by Paul McMahon
When traveling, there are times when you just want a burger, no matter how fine the local cuisine. The opt-out is for the familiar American-based chains, but in almost every city there is a gringo hangout. In La Paz, it is Bandido’s, behind the older marina and frequented by live-aboard sailors and long-term cruisers exploring the rich Sea of Cortez.
Situated in a grove of palm trees, you are first struck by the peaceful setting, then revel in the lack of traffic noise. Cold beer comes quickly, accompanied by a menu focused on burgers and chicken. My wife suggested we share the half-pound burger garnished with onions, Jack cheese and a fried egg (hence the name…Just Laid Mama!).
After your first beer, you begin to explore this peaceful oasis in the midst of dusty, noisy La Paz. The city is about two hours north of Cabo San Lucas in Baja California Sur, Mexico. Suddenly you see flames leaping from under the hood of a truck. Then you smell grilled meat, wander over to get another beer, and watch the young Mexican chef with a passion for burgers.
Our burger came hot, with perfectly melted cheese and crispy seasoned fries… and of course more beer. The service was attentive and friendly, and we got a great lunch for less than $30, tip and alcohol included, in a splendid setting.
We introduced ourselves in our broken Spanish to Rossi, the nickname of owner Rosember de Luna Chembo. He quickly switched us to English, explaining that born of Hispanic parents in San Diego, he was orphaned young and raised by a loving couple who spoke no Spanish. Deciding he needed to learn Spanish, he moved to Cabo in 1998 to learn, fell in love with Baja and adopted it as his home.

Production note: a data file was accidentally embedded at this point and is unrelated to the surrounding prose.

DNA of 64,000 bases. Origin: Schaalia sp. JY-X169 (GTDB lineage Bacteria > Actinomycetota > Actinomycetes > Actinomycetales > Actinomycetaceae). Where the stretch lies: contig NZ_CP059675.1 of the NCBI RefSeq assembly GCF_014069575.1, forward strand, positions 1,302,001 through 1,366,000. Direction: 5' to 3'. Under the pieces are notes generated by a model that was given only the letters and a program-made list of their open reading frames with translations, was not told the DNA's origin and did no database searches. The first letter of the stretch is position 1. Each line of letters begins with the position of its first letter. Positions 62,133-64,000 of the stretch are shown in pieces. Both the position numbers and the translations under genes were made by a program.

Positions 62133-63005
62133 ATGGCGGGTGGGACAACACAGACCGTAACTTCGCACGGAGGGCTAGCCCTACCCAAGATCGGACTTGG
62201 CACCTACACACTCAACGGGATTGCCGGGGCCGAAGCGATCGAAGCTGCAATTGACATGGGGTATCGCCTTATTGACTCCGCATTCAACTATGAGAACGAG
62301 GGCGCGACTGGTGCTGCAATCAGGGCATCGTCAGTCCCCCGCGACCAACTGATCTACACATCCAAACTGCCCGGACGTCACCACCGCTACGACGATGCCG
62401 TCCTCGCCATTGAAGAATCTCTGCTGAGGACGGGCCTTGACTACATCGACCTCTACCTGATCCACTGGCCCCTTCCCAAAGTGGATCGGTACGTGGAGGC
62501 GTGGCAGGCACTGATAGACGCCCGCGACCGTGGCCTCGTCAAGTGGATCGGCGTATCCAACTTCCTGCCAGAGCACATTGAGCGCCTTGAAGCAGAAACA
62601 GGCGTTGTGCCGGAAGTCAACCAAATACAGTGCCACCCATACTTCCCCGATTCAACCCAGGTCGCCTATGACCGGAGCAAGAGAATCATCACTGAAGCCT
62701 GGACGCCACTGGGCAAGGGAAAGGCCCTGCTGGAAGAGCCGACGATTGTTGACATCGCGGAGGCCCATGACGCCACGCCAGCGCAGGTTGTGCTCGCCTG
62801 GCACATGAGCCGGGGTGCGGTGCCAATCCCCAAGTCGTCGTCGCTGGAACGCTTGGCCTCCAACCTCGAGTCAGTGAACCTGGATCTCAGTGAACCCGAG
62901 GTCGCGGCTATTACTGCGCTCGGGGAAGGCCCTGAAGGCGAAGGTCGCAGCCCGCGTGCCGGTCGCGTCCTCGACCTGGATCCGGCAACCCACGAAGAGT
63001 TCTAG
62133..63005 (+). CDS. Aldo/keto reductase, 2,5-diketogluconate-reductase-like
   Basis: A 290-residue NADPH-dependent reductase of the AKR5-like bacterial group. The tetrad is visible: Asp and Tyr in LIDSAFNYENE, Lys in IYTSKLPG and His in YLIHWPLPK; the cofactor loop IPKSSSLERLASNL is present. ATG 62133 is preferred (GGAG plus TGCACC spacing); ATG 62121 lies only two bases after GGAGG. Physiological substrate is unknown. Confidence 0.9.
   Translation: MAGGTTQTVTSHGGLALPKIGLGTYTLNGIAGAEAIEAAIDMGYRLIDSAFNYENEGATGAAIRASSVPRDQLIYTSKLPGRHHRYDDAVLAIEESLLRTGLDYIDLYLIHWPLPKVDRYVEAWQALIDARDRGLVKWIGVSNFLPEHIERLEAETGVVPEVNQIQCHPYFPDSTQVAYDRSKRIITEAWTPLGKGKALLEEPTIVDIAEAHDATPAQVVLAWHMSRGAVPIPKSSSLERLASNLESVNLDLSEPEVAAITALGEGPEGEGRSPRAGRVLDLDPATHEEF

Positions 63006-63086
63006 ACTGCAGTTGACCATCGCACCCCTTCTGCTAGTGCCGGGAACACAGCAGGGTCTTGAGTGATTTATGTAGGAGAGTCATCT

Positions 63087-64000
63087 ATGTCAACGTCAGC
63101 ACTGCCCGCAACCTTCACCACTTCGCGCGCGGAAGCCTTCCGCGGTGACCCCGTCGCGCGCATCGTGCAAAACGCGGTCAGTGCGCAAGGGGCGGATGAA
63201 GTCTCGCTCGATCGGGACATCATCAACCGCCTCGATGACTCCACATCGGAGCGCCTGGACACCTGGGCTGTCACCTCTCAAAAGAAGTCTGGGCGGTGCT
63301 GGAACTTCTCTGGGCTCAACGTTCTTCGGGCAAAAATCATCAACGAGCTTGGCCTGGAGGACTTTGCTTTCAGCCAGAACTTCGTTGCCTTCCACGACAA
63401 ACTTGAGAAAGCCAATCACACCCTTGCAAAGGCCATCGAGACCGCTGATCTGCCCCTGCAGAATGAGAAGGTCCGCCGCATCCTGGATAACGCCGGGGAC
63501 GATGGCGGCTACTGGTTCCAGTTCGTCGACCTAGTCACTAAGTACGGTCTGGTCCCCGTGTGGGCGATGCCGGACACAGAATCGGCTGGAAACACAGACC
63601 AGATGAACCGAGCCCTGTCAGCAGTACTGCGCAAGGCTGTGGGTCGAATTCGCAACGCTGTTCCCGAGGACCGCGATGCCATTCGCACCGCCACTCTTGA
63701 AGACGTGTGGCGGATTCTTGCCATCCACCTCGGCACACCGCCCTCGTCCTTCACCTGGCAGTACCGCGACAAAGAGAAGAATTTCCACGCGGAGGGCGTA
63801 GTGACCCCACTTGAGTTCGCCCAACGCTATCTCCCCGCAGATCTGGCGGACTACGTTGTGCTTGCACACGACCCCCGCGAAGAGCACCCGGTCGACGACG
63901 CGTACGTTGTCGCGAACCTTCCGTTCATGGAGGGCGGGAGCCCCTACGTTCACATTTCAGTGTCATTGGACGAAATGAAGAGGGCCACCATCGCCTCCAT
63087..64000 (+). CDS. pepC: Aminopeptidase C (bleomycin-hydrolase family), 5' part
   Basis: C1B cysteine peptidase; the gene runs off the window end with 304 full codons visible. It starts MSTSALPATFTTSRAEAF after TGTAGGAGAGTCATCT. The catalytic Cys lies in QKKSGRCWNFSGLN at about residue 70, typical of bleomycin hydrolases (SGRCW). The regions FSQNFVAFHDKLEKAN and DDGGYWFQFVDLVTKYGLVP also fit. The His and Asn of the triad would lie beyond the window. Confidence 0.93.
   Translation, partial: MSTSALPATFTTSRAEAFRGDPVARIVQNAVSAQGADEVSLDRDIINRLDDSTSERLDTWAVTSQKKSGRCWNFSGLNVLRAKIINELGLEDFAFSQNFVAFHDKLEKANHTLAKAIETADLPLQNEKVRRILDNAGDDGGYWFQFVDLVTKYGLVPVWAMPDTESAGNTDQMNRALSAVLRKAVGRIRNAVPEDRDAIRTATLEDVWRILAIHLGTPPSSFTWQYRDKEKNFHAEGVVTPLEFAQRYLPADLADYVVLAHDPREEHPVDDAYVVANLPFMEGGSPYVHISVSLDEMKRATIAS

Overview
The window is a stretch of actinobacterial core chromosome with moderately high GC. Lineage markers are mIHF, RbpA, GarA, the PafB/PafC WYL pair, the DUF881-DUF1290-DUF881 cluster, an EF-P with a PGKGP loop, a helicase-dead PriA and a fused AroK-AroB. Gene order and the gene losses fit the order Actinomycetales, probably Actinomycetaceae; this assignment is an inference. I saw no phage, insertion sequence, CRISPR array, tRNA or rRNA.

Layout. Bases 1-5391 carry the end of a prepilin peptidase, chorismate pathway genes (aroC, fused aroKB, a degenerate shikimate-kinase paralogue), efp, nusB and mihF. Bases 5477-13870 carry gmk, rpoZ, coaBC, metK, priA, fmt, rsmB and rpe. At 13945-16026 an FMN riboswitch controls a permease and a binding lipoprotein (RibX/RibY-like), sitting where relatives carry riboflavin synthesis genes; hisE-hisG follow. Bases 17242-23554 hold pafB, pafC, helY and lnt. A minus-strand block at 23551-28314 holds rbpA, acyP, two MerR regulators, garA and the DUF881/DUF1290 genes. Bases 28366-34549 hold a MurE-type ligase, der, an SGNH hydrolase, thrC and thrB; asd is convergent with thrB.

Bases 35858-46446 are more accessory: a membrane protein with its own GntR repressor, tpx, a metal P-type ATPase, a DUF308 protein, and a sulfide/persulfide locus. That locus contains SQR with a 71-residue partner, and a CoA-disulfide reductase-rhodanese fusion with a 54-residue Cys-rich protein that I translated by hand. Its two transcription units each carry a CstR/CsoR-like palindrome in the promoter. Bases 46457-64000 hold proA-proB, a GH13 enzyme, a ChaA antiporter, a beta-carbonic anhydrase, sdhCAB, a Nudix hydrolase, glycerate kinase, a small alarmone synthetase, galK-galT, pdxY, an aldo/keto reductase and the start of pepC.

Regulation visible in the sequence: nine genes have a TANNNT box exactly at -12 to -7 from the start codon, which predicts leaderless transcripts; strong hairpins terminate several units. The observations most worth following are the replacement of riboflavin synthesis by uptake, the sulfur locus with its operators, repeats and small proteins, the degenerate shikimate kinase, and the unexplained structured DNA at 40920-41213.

He laughed when we asked him about “Just Laid Mama!” and said the name captured many customers’ imaginations, or perhaps their dreams! The fried egg on the burger brought back fond memories of similar burgers in Belgium and France.
But what about the pickup truck? “Actually it is what’s left of my second ’71 Blazer.” He’d owned two after moving to Baja and kept cannibalizing one to keep the other running. When he thought of opening his own restaurant, he decided to place the stove where the engine had been, put the fry station where the pickup used to be, and convert the rear to a trailer hitch so he could tow his invention from place to place. When he acquired this space behind the marina, the converted ’71 Blazer provided a hook to set his place apart.
Go there only if you want to eat at half the price restaurants charge on the waterfront and you want a burger with real beef taste. Of course, the coldest Pacifico in La Paz doesn’t hurt either!
If you go:
La Paz is one of the oldest cities in Baja California. It has an international airport with frequent daily connections to the U.S. and the mainland and is the capital of Baja California Sur.
Telephone: 612 156 8222
Location: Navarro Esq. Topeto, La Paz, Mexico
Paul McMahon, an ITWPA member, is a travel writer based in Portland, Oregon. Prior to this, he was an international businessman traveling to—and eating in—more than 100 countries.
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